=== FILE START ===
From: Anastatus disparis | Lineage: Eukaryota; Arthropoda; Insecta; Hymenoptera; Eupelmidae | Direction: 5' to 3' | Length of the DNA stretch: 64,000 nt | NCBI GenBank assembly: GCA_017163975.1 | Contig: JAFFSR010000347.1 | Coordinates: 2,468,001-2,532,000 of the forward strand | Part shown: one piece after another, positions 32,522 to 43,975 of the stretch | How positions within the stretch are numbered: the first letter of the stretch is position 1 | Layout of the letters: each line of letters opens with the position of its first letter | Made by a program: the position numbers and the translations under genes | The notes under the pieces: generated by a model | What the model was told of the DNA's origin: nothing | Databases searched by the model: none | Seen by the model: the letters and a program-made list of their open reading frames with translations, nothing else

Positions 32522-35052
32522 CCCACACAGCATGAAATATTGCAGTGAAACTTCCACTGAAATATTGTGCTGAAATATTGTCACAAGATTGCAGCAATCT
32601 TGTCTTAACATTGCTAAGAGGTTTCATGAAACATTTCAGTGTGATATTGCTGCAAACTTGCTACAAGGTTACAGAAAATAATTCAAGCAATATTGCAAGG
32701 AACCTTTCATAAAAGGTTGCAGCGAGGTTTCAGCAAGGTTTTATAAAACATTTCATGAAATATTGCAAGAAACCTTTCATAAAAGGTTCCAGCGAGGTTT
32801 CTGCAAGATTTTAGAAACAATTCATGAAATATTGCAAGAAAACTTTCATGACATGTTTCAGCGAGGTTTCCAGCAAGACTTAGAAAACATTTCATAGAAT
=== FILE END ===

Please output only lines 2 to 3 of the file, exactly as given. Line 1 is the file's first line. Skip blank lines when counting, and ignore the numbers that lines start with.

Positions 32522-35052
32522 CCCACACAGCATGAAATATTGCAGTGAAACTTCCACTGAAATATTGTGCTGAAATATTGTCACAAGATTGCAGCAATCT